The 5 Biggest Knowledge Bombs from Con Con 2017
The top content marketing conference of the year, summed up in one article
When it comes to creating great content, there are few doing it as well as The Hustle. For those who aren’t familiar, their daily newsletter touts email open rates of 35-40%, a number that is unheard of in the email marketing world.
So how do they do it?
They make badass content.
Back in November, The Hustle hosted their second annual content event: Con Con.
Don’t let the terrible name fool you – The event was packed with content insights and tricks from successful entrepreneurs in the startup space. What we left with was 8 pages of notes, a little too much beer, and a yearning to create more badass content.
It’s hard to fathom packing everything we learned into a single blog post, but we’ll try our best to share every takeaway below.
Photo courtesy of The Hustle
Getting to the punch
As a big fan of The Hustle’s daily email newsletter, I was all ears to learn their secrets for successful content creation. The entire talk uncovered the process of their writing framework from start to finish.
Co-founder, Sam Parr started off by admitting that he isn’t a great writer, but an obsessive editor. He then went on to share his biggest insights from The Hustle and past ventures.
You need to know where you’re going and that starts with a headline. Don’t put too much time into this right away, as you’ll go back and revise it last. It doesn’t have to be witty, but just enough to give you a definitive direction to write about. The headline should follow with a short “why” description, supporting his statement that 95% of readers only make it to the headline, with the other 5% clicking through.
The next step was the “brain dump,” where he urged us to simply write as much as possible. “Dump it…it will suck, but just write.”
He gave some other helpful tips along the way, such as avoiding adverbs where possible. Stating that, “if it ends in “ly,” try to avoid it as it weakens your words.”
“Avoid adverbs at all costs. They weaken your words”
When it’s all said and done, he advised us to cut it down by as much as 50% at times. He urged us to consider the audience we’re writing for, as well as the context. The Hustle uses the Hemingway app to write for a 6th-grade reading level.
Design content for reciprocity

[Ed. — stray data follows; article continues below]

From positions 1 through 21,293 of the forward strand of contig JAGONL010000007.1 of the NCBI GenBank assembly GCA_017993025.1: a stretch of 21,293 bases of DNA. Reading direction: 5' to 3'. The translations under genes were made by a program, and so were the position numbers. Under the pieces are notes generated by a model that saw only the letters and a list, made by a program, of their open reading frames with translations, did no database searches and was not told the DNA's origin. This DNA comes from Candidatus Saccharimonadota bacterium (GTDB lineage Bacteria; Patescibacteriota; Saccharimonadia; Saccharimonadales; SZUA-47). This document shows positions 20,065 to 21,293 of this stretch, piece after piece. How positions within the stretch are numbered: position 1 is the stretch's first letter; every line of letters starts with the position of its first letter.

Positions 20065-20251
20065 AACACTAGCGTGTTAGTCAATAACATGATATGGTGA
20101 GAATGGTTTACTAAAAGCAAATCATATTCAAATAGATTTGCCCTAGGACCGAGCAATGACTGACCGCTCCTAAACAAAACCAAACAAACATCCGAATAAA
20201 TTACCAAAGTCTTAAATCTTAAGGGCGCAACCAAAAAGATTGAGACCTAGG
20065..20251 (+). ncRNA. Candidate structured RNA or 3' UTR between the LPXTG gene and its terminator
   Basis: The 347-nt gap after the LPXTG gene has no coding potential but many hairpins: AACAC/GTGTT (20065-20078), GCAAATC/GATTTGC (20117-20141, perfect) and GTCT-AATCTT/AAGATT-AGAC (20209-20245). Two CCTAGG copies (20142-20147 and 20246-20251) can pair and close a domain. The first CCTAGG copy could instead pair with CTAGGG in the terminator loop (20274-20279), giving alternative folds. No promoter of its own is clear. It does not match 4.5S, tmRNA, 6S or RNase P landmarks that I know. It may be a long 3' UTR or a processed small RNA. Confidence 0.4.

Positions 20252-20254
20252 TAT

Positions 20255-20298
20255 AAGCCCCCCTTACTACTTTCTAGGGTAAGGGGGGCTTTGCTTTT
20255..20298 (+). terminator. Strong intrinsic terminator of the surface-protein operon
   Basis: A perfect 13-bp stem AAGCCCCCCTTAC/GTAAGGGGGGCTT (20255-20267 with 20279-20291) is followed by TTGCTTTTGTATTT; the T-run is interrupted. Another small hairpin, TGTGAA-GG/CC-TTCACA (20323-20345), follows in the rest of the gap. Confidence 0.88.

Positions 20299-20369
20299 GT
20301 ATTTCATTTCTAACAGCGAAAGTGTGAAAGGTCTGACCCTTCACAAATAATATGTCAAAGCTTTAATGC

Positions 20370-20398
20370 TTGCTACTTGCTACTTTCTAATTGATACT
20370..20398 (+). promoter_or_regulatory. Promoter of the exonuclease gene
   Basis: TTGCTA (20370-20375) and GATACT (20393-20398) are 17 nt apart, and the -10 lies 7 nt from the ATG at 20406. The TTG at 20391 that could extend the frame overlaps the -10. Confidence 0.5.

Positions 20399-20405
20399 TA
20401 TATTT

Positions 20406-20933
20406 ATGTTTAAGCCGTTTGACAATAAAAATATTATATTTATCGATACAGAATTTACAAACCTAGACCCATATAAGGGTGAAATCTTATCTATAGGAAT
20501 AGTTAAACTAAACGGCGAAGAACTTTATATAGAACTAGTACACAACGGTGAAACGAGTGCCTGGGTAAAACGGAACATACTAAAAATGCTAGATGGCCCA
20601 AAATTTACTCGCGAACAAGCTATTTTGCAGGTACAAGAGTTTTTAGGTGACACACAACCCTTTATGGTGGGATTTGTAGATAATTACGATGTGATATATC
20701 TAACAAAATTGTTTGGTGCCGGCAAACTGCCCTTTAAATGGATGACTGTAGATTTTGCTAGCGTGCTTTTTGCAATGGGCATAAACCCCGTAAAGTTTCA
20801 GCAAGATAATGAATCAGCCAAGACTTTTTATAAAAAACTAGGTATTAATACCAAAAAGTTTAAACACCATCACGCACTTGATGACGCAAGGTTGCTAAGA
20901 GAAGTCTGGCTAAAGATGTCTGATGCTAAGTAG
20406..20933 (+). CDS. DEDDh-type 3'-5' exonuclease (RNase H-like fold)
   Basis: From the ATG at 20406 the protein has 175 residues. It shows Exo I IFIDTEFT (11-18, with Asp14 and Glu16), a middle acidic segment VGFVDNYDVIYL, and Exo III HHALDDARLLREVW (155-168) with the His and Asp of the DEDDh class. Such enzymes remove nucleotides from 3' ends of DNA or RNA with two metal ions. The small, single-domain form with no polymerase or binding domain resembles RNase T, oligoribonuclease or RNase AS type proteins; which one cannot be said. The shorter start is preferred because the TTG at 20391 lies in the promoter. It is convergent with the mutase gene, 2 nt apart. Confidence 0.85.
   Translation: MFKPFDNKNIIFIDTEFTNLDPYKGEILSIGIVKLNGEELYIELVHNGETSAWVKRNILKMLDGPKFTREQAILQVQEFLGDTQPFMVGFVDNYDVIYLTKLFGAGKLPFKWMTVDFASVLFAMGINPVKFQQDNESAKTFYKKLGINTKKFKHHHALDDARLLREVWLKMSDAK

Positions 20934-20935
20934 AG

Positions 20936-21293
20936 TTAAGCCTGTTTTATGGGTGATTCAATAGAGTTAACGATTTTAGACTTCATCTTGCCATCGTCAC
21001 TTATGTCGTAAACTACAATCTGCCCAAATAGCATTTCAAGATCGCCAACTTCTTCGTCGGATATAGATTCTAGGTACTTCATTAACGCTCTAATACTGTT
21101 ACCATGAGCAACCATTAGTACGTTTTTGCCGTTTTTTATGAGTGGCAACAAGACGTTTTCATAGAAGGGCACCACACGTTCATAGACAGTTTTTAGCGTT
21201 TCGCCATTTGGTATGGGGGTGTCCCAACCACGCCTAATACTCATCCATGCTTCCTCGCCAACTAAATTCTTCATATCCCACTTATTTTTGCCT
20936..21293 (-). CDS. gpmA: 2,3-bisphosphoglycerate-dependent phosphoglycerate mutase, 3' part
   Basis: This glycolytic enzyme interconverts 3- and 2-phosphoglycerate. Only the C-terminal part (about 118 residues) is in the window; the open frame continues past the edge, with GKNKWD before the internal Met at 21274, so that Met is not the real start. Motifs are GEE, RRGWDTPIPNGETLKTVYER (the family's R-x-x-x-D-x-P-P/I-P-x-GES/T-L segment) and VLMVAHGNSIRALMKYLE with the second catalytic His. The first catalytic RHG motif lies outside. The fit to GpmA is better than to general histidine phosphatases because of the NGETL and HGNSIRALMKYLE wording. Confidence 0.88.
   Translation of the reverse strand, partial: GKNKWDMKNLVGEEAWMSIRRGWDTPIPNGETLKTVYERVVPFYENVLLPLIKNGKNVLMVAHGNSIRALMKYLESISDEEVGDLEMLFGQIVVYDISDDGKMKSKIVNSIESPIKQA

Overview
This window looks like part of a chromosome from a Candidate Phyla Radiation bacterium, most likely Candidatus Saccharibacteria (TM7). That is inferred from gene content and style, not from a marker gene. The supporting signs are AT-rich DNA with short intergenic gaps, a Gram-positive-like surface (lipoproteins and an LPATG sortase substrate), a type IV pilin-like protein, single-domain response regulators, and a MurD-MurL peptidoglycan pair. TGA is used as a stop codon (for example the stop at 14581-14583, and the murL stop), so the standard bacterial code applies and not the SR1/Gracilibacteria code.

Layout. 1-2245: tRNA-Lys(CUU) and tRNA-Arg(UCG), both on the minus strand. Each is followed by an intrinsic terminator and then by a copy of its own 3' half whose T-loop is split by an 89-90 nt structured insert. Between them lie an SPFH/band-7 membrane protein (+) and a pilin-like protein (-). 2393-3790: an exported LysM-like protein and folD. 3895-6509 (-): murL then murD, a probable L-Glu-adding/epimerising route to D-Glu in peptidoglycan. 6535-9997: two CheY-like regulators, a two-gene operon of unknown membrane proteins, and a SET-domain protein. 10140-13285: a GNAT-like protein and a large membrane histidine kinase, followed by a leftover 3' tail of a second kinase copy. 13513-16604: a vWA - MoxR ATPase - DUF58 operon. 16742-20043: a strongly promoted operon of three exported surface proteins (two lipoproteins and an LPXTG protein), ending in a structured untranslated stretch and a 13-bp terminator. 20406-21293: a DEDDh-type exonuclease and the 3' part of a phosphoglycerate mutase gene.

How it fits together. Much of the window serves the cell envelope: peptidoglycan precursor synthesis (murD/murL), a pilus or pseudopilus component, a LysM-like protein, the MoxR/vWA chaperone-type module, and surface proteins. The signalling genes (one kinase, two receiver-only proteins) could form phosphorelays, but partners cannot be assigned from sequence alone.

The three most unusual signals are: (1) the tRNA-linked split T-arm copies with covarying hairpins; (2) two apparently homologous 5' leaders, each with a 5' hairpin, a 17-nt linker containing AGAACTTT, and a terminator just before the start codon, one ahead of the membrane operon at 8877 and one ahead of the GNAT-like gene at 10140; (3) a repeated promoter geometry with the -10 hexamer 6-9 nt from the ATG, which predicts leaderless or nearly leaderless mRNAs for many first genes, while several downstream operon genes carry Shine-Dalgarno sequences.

High-value content isn’t about your company, it’s all about the reader.
We should be writing content that focuses on the user’s current pain points above all else. Marshall Morris of IheartDogs.com challenged that it should be so good that it should be inherently shared, linked to, and even discussed over beers. He shared the statistic that a mere 5% of their content drives 95% of their traffic. They strive to keep content hyper-relevant, niche-focused, and driven by reciprocity.
So in the eyes of a successful startup founder like Marshall, what does high-value content look like?
High-value content should drive the conversation forward. Marshall stated that well-designed content should have a clear action step or purpose for the reader. Don’t leave them asking what they can do with the content after reading with it. Answer that question for them and make it easy to act on. Incorporate social share elements such as share buttons and Click to Tweet options.
In the age of ever-growing digital communication, we’re constantly at risk of compromising the human element.
The topic of authenticity and genuine communication was a common theme among this year’s speakers. Alexis Grant of The Penny Hoarder urged startups to allow their mission drive statement to drive their content strategy. “Why does your company exist?…and for whom?”
If your company doesn’t have a mission-driven statement, then create one right now. This should serve as your north star for your content strategy and help to determine what topics are a true fit for your brand and target audience.